Oral Themed Presentation
Context: : Global Affairs Canada (GAC), provided funding to The Hospital for Sick Children (SickKids) to support the commissioning of the Nelson Mandela Children’s Hospital (NMCH) in South Africa. A significant concern in opening a new hospital is the existence of unrecognized safety threats that could negatively impact patient and staff safety (Kobayashi L, Shapiro MJ, Sucov A, et al, 2006), as well as the hospital’s reputation. Simulation based evaluation was strategically used to assess and understand the space, systems and processes involved in the phasing in of NMCH’s clinical services prior to admitting patients.
Description: : This international project was unique in that most of the preparation work was conducted in Canada and included regular communication with the NMCH team in South Africa. Three separate visits were made to NMCH to develop and implement the simulation evaluation framework which was comprised of (1) A needs assessment, (2) Systems based Simulation Scenarios and Debriefs, (3) Data Collection and Analysis and (4) A Simulation Instructor Course. In July 2016, during the construction phase of the hospital, a needs assessment was conducted that consisted of interviewing healthcare staff from neighboring hospitals. Architectural blueprints of the hospital were also reviewed and potential patient pathways were mapped out using audio and video recordings. In June 2017 four contextual inter-professional simulation scenarios, including an evacuation scenario, were developed and delivered in designated areas of NMCH. The simulations tested the systems, processes and spaces prior to accepting the hospital’s first patients. In February 2018, the team developed and delivered three more contextual inter-professional simulation scenarios that included a Code Blue Event. A total of 72 inter-professional staff participated within the simulations. Each simulation was followed by a debrief where participants were encouraged to provide feedback on hospital system and process issues they had experienced. A Simulation Instructor Workshop was also delivered to 8 pre-selected participants.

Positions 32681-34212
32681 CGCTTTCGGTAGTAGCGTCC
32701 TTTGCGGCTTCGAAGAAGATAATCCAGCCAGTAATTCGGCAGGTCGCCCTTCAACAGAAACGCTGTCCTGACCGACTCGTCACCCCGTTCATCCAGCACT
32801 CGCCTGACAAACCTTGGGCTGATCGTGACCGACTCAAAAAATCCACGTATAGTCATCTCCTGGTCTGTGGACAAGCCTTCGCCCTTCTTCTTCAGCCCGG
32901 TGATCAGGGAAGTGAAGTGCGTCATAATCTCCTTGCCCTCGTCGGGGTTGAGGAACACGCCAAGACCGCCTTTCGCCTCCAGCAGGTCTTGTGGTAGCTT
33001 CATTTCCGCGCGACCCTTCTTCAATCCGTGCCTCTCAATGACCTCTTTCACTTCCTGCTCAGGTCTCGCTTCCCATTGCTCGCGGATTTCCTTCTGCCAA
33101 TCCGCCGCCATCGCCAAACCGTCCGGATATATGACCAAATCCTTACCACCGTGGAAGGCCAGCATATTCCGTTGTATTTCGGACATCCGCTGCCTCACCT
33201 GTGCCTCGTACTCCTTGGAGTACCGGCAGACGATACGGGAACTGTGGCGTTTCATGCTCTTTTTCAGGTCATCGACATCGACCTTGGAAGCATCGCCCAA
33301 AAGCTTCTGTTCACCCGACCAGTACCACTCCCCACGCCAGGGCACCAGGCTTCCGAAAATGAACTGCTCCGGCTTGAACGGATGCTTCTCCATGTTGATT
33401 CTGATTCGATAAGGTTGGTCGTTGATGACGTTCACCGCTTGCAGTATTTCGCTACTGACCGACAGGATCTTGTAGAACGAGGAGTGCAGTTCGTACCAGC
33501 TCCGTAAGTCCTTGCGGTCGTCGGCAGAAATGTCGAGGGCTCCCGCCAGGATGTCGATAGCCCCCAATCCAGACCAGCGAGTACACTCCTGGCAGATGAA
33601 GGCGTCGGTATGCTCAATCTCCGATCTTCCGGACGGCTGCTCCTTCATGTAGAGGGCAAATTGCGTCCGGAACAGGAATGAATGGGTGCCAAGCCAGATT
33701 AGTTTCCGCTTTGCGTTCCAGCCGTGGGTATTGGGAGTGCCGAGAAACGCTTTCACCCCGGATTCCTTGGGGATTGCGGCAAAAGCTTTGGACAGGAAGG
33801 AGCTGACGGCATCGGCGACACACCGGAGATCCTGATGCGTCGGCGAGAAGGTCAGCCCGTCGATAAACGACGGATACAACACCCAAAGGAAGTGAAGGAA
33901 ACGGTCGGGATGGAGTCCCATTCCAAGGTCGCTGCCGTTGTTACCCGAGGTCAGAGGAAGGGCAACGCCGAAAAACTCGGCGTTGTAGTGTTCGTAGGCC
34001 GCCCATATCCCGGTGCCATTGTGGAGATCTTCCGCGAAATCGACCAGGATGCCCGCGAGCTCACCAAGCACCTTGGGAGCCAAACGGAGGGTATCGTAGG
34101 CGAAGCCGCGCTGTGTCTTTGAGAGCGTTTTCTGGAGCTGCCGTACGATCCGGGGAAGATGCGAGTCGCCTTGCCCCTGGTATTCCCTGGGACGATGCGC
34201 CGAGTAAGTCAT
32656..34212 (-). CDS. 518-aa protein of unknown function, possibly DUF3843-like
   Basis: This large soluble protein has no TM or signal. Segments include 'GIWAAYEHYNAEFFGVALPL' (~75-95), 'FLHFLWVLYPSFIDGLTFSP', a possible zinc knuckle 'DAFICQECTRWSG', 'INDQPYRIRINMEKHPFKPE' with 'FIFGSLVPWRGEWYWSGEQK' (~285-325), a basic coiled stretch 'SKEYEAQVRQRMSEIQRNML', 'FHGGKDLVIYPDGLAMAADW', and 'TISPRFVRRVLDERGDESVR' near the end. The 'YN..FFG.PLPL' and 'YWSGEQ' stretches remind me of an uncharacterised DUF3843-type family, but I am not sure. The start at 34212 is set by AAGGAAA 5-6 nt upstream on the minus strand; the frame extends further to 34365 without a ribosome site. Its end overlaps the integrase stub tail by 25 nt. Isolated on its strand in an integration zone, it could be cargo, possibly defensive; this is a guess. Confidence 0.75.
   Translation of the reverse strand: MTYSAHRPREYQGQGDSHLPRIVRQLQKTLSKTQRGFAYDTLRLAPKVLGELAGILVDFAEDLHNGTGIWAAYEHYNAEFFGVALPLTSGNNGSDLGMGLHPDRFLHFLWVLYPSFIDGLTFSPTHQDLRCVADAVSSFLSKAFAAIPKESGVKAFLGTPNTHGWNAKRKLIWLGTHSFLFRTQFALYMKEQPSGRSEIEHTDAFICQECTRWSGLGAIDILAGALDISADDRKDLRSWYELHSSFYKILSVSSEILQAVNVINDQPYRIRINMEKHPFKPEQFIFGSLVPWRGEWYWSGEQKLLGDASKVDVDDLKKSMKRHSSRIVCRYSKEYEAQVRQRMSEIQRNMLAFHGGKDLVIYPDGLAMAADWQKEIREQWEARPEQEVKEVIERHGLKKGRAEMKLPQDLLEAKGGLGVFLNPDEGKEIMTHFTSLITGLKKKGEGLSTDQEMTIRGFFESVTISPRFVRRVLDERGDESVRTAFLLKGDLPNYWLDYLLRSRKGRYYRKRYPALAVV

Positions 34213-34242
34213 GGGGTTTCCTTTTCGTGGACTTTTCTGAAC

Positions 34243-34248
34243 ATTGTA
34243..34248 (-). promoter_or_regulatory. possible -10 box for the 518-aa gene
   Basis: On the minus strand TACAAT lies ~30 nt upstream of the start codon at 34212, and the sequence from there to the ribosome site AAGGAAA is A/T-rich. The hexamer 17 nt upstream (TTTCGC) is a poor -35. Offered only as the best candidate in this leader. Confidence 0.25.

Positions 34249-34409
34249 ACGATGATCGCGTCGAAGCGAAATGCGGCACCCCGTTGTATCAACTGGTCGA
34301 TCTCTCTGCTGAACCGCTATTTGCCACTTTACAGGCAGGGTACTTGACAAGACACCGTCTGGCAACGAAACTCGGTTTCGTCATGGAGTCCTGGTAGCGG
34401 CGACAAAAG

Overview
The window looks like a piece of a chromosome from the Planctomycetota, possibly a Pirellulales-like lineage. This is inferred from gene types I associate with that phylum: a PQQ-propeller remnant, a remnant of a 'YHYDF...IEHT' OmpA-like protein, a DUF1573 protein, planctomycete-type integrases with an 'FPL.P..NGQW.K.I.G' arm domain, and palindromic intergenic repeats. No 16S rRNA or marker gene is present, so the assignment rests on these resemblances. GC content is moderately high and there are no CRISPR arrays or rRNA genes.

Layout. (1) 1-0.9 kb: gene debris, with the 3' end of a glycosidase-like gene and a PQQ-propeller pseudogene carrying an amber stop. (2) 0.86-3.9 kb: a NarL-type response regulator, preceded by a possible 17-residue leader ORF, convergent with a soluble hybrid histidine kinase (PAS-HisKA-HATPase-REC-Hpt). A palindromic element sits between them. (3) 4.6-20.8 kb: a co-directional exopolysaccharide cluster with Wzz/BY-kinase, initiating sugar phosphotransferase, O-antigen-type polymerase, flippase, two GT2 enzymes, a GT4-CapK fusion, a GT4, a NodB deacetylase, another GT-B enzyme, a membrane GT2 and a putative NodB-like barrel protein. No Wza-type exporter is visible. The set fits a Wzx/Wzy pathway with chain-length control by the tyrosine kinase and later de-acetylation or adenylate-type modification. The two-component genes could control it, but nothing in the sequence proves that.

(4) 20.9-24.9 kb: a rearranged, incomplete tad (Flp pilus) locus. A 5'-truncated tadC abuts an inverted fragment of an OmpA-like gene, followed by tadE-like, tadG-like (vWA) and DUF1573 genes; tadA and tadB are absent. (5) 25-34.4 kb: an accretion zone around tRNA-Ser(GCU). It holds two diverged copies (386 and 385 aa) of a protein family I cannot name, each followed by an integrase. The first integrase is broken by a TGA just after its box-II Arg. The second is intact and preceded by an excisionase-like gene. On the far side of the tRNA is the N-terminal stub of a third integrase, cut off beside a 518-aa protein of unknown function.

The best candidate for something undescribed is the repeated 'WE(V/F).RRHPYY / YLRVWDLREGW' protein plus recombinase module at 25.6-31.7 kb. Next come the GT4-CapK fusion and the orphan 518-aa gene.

Observation/Evaluation: : Evaluation data was collected through the analysis of observations from videotaped simulations and audiotaped debriefs as well as participant surveys. Thematic analysis of data revealed gaps in the patient admission, transfer and discharge process, as well as the emergency preparedness response to an Evacuation and Code Blue event.
Discussion: : Simulations to assess the readiness of a new hospital required detailed and meticulous needs assessments and planning in order to design contextual simulation scenarios, especially when an international team was involved. Engagement with the local team was essential. Inter-professional in-situ simulations with authentic team members enabled the new hires to get to know each other and understand their roles. In addition, they also uncovered safety threats and enabled the development of practice guidelines and processes with improved patient care and potential cost savings.